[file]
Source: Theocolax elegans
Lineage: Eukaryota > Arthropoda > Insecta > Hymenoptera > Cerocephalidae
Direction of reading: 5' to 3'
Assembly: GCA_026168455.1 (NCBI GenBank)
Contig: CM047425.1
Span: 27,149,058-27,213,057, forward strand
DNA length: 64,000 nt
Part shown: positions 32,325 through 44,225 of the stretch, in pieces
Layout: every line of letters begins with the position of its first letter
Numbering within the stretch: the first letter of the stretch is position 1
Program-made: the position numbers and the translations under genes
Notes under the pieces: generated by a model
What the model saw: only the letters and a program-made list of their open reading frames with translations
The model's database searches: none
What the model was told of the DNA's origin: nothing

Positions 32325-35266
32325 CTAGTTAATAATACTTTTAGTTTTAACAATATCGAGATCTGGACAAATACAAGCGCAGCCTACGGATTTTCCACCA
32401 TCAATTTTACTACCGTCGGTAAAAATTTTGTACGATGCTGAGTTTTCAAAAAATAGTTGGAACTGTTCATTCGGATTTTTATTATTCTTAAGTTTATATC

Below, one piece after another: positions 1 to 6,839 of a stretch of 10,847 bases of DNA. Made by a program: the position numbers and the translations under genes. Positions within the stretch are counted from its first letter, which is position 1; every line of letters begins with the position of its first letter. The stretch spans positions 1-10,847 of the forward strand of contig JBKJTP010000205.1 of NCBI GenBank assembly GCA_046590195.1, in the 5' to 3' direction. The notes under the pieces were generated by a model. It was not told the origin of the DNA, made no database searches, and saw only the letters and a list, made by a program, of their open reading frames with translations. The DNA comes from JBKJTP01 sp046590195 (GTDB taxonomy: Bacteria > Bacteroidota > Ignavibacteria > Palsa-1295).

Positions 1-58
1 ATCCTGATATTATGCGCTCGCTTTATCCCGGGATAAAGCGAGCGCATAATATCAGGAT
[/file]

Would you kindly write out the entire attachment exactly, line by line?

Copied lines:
Source: Theocolax elegans
Lineage: Eukaryota > Arthropoda > Insecta > Hymenoptera > Cerocephalidae
Direction of reading: 5' to 3'
Assembly: GCA_026168455.1 (NCBI GenBank)
Contig: CM047425.1
Span: 27,149,058-27,213,057, forward strand
DNA length: 64,000 nt
Part shown: positions 32,325 through 44,225 of the stretch, in pieces
Layout: every line of letters begins with the position of its first letter
Numbering within the stretch: the first letter of the stretch is position 1
Program-made: the position numbers and the translations under genes
Notes under the pieces: generated by a model
What the model saw: only the letters and a program-made list of their open reading frames with translations
The model's database searches: none
What the model was told of the DNA's origin: nothing

Positions 32325-35266
32325 CTAGTTAATAATACTTTTAGTTTTAACAATATCGAGATCTGGACAAATACAAGCGCAGCCTACGGATTTTCCACCA
32401 TCAATTTTACTACCGTCGGTAAAAATTTTGTACGATGCTGAGTTTTCAAAAAATAGTTGGAACTGTTCATTCGGATTTTTATTATTCTTAAGTTTATATC

Below, one piece after another: positions 1 to 6,839 of a stretch of 10,847 bases of DNA. Made by a program: the position numbers and the translations under genes. Positions within the stretch are counted from its first letter, which is position 1; every line of letters begins with the position of its first letter. The stretch spans positions 1-10,847 of the forward strand of contig JBKJTP010000205.1 of NCBI GenBank assembly GCA_046590195.1, in the 5' to 3' direction. The notes under the pieces were generated by a model. It was not told the origin of the DNA, made no database searches, and saw only the letters and a list, made by a program, of their open reading frames with translations. The DNA comes from JBKJTP01 sp046590195 (GTDB taxonomy: Bacteria > Bacteroidota > Ignavibacteria > Palsa-1295).

Positions 1-58
1 ATCCTGATATTATGCGCTCGCTTTATCCCGGGATAAAGCGAGCGCATAATATCAGGAT